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Apple's Adoption of the Qi for their Wireless Charging Solution spurs on Competition

1 cover AirPower introduced Sept 2017


Today a new supply chain report stated that the competition among wireless charging standards did not come to an end when Apple decided to choose Qi of the WPC (Wireless Power Consortium) for iPhone X and iPhone 8 devices in 2017. Instead, the move has pushed the member companies in the AFA (AirFuel Alliance) to exert efforts to develop magnetic resonance (MR) and other RF wireless charging solutions in order to win a new round of battle in the mid- and long-distance wireless charging segment.


Digitimes Research considers it a calculated move of Apple to usher in 7.5W wireless charging technology following the release of iOS 11.2. It is conservative as compared to the over 15W charging capacity of readily available wireless charging boards, but it is a rather bold step ahead compared to the mainstream 5W wireless charging technology used by most other smartphone models.


Although magnetic induction is currently the mainstream technology for the development of wireless charging, this technology still has a number of drawbacks in terms of practicality, including the safety issue of metal barriers, the flexibility for the alignment of transmitters and receivers, and the difference in charging efficiency as compared to direct charging via power cords.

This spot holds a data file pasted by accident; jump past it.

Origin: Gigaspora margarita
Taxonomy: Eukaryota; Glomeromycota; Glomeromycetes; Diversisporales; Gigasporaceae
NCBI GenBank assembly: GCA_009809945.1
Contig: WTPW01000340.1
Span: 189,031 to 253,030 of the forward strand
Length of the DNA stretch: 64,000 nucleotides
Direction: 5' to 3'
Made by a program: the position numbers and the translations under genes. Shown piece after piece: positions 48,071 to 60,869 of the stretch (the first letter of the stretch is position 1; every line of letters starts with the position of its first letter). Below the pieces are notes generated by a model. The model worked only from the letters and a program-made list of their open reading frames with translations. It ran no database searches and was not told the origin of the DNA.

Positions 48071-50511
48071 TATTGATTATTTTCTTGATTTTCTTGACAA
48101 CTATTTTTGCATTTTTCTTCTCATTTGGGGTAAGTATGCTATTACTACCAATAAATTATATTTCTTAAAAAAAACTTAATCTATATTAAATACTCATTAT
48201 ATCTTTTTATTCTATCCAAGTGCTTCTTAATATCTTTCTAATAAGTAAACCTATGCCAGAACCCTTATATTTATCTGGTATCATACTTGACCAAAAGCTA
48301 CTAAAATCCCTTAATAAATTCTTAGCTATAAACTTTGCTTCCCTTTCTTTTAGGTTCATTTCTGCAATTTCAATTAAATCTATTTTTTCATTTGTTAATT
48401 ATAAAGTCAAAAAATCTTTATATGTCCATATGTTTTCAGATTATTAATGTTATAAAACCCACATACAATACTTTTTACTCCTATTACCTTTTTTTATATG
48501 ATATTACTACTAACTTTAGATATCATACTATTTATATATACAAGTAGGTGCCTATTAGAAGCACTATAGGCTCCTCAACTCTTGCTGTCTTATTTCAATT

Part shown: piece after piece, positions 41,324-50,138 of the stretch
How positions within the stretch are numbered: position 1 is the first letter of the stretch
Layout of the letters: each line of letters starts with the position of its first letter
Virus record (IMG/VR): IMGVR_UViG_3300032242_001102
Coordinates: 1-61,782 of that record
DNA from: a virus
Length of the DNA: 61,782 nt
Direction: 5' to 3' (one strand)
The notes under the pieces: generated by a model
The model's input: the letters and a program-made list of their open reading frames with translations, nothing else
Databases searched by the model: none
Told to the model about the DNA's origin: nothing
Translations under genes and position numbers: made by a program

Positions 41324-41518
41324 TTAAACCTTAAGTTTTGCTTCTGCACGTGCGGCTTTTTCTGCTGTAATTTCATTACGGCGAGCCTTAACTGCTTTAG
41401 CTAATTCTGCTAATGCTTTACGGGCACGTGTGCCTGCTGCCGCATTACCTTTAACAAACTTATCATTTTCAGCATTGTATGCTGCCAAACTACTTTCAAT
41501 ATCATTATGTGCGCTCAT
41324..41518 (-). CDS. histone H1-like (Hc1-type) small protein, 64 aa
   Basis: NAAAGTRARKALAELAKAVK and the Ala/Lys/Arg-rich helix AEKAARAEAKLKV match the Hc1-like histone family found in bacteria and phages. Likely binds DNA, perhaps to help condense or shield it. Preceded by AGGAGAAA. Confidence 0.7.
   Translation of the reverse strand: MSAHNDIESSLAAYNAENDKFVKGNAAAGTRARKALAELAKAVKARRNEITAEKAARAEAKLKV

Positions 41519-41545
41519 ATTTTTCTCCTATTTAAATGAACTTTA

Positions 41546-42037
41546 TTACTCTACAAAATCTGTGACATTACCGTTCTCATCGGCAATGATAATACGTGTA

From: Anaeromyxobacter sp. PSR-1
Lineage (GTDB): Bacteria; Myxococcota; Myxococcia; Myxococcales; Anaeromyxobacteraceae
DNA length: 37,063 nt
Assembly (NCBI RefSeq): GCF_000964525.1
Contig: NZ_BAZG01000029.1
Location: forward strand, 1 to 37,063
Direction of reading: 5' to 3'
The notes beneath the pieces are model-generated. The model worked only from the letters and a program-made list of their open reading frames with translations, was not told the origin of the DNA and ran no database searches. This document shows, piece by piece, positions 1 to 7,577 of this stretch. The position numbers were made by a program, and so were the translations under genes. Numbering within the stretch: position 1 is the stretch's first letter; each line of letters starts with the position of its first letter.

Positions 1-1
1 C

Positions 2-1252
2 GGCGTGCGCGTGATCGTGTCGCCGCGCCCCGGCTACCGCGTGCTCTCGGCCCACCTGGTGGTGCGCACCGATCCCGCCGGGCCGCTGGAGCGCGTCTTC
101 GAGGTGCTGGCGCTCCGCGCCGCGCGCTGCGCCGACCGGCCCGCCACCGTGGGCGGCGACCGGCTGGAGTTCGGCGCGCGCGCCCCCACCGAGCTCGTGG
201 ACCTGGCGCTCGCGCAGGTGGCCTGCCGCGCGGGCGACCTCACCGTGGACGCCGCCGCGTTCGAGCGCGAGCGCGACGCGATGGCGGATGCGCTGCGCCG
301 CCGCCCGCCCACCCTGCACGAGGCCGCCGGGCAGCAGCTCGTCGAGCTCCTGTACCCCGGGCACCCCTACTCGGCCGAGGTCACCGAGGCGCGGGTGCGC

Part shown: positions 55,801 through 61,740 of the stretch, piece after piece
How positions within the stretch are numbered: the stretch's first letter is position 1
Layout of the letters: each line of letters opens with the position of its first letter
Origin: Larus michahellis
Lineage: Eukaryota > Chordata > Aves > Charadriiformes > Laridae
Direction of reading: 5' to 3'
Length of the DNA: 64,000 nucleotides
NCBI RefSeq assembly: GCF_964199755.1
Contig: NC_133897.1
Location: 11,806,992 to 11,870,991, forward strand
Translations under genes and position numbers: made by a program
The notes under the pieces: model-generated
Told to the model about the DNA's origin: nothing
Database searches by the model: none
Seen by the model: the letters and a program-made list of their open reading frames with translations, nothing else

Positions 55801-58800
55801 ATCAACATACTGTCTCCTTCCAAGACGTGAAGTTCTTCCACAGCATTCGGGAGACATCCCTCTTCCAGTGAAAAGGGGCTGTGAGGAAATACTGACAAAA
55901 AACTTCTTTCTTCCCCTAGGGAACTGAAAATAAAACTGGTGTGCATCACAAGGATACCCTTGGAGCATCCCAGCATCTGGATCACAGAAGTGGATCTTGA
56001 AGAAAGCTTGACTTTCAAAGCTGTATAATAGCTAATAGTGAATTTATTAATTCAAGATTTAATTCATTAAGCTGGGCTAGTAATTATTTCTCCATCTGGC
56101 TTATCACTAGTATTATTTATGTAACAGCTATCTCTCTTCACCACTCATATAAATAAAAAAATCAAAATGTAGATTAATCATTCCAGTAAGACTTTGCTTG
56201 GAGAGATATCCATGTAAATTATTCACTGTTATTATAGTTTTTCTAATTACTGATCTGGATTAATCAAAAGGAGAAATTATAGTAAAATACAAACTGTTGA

For this reason, makers in the field are still developing multiple technologies for wireless charging, including the use of magnetic resonance, ultrasound, infrared, electromagnetic waves, radio frequency, and solar energy, making the development of rapid charging technology a focus of attention.


In respect to the "safety issue of metal barriers" mentioned in the report, Patently Apple posted a report last Thursday that protects against this common issue. The report titled "Apple's First PowerbyProxi Patent Application Surfaces about a Charging Mat with an Object Detection System," states that "It is particularly important that Inductive Power Transfer (IPT) systems for wireless power transmitter transfers power to power receiver only – and not to so-called 'foreign objects."


The "foreign objects are defined in the patent as "metallic elements such as coins, keys, paperclips, etc." Technically it could also mean metal parts of a smartphone body. Apple's solution, inherited from PowerbyProxi, provides Apple's AirPower with an object detection system so that metal on the charging pad won't unnecessarily heat up dangerously.


More of Apple's wireless charging patents could be viewed here.


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